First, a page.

The last part of the trail goes through the Molenpark for a while. I pass windmill De Vier Winden (The four winds), which I suspect the Molenlaan, -bridge and -park owe their name to. Further on, another mill can be seen, the Prinsenmolen. The next park I walk through is called the Prinsenpark. This park is a long strip of green between the Rotte and the Bergse Voorplas. On the way, I come across a large mushroom on a tree trunk (a real tinder fungus) and another tree trunk in the shape of a crocodile.
A few hundred metres more and I will have completed my hike at the point where the Erasmus trail begins, as can be seen by the markings on the lamppost. At this point, in about half a year, I have hiked in two circles straight through and all around Rotterdam. I have now completed a fair bit of the Great rivers trail, both variant A and variant B, and a part of the original trail. I am pleasantly surprised with all the nice hiking possibilities close to where I live. Next time, I’ll continue with the original Great rivers trail and I’ll start again from the wonderful Loet woodlands.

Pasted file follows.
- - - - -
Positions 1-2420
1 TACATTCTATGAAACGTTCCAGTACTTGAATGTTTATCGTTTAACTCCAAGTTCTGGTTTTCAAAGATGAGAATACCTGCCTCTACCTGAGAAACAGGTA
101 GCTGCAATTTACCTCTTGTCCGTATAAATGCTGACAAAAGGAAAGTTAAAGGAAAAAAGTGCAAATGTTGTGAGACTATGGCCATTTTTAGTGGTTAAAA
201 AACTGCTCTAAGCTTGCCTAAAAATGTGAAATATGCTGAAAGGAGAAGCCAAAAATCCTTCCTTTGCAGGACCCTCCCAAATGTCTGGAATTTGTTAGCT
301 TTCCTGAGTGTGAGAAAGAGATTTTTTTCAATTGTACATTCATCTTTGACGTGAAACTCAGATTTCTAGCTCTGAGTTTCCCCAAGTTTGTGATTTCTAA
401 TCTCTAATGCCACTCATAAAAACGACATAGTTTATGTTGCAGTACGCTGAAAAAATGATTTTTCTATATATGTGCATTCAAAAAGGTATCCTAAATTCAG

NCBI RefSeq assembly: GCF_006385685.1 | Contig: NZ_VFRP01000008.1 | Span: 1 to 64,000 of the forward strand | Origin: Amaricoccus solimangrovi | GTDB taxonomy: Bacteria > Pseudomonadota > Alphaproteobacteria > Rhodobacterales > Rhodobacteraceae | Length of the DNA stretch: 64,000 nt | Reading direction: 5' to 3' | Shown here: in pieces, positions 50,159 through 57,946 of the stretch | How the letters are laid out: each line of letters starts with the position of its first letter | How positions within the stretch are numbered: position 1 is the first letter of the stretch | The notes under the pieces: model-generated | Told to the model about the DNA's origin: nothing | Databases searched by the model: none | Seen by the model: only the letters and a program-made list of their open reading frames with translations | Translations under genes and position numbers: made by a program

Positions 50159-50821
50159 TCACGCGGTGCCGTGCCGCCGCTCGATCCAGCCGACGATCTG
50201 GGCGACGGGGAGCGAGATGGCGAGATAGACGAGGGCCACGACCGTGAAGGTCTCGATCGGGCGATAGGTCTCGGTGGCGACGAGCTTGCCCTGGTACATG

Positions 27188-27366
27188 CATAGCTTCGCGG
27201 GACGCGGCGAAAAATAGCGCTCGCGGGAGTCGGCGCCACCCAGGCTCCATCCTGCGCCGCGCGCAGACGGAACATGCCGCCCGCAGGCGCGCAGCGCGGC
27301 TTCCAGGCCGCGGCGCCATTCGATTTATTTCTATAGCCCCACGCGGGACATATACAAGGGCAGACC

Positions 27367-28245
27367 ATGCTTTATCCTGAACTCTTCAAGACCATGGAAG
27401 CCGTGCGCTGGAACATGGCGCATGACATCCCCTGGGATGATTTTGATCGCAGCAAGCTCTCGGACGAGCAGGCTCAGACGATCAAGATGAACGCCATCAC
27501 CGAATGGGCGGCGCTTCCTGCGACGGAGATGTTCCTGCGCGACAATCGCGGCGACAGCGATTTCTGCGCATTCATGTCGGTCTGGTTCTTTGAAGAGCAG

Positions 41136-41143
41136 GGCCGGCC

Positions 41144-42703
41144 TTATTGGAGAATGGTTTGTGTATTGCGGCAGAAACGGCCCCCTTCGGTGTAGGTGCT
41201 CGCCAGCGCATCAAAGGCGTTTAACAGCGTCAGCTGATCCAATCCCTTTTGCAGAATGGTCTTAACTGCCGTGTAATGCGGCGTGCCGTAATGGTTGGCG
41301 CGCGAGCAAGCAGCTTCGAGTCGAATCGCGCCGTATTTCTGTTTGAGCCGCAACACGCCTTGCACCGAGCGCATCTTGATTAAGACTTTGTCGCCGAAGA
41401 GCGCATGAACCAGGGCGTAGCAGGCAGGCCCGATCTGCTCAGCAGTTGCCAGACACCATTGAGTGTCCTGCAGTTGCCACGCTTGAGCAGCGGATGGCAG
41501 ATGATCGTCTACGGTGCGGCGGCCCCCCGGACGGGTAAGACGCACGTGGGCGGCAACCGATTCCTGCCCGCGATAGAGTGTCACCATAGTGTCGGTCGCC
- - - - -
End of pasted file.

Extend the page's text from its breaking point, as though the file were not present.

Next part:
The Rottemeren recreation area is such a nice place to hike. There is so much variation in nature and recreation, and so close to the city. Despite the fact that there is a big construction site, I really recommend going there for a hike or a bike ride. But beware: don’t get lost on the golf course!
More info:Trail: Section 17 Long distance trail 6 Great rivers trail
Where: from Zevenhuizen to Hillegersberg, Rotterdam, Zuid-Holland, in the Netherlands.
No. of km: +/- 17.5 km
Hiking date: 6 November 2020
Materials used in illustrations: Coloured pencils for the map and watercolour paints for the other illustrations